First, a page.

It may not be one of the first considerations that comes to mind, but your diet can change significantly after you experience a stroke. For example, physical changes resulting from the stroke can affect your chewing capacity, and you may decide to pursue a healthier diet as a stroke prevention tool.
How Stroke Impairments Affect NutritionStroke survivors can experience dysphagia, which affects their ability to swallow properly. This condition can lead to serious concerns like aspiration, in which food enters the lungs. Impairments to the chewing muscles can exacerbate this problem by limiting the stroke survivor’s ability to process food thoroughly before swallowing. As such, dietary accommodations for any chewing or swallowing limitations may be needed for stroke survivors. These accommodations might include:
- Incorporating softer foods, such as cooked vegetables vs. fresh
- Drinking thickened liquids to reduce the risk of aspiration
- Using adaptive utensils that make up for impairments.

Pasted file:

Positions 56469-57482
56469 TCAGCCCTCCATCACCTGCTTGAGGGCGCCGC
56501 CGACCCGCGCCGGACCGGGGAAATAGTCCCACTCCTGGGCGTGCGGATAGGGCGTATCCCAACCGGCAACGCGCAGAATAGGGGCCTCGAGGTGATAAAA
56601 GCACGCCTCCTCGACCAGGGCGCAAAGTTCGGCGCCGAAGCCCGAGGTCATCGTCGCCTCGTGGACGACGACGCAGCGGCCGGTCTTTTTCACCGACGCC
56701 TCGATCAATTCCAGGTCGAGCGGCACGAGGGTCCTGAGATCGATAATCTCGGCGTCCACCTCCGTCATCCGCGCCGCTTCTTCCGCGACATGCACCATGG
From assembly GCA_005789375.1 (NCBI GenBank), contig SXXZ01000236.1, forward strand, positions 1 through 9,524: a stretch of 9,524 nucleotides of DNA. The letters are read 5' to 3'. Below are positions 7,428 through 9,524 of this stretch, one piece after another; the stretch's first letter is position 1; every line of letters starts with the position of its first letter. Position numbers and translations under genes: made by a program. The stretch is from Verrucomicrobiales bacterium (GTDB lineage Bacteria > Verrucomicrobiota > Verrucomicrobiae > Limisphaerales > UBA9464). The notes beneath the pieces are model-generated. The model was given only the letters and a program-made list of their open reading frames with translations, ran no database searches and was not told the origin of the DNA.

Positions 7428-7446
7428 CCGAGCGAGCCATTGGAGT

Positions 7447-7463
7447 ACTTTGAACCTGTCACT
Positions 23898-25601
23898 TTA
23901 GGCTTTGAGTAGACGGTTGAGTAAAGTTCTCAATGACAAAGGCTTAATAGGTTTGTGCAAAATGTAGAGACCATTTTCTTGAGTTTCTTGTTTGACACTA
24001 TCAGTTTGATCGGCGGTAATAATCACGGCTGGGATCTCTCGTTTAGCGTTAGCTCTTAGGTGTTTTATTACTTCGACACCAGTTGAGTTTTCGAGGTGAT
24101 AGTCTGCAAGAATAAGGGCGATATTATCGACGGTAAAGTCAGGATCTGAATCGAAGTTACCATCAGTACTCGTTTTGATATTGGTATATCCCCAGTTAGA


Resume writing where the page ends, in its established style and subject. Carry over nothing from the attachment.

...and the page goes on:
Revamping Your Diet After A StrokeThe foods that you eat can either increase or reduce your risk of subsequent strokes, so you may want to do a post-stroke reset on your diet. Start by making healthy additions of nutritious foods that support stroke recovery and general overall health, such as:
- Omega-3 fats (high in salmon and walnuts)
- Fiber (plentiful in fruits, veggies and whole grains)
- Magnesium (high in pumpkin seeds, cashews and spinach)
- Potassium (found in bananas, oranges and apples, sweet potatoes, spinach)
- Micronutrients, such as the polyphenols and antioxidants found in berries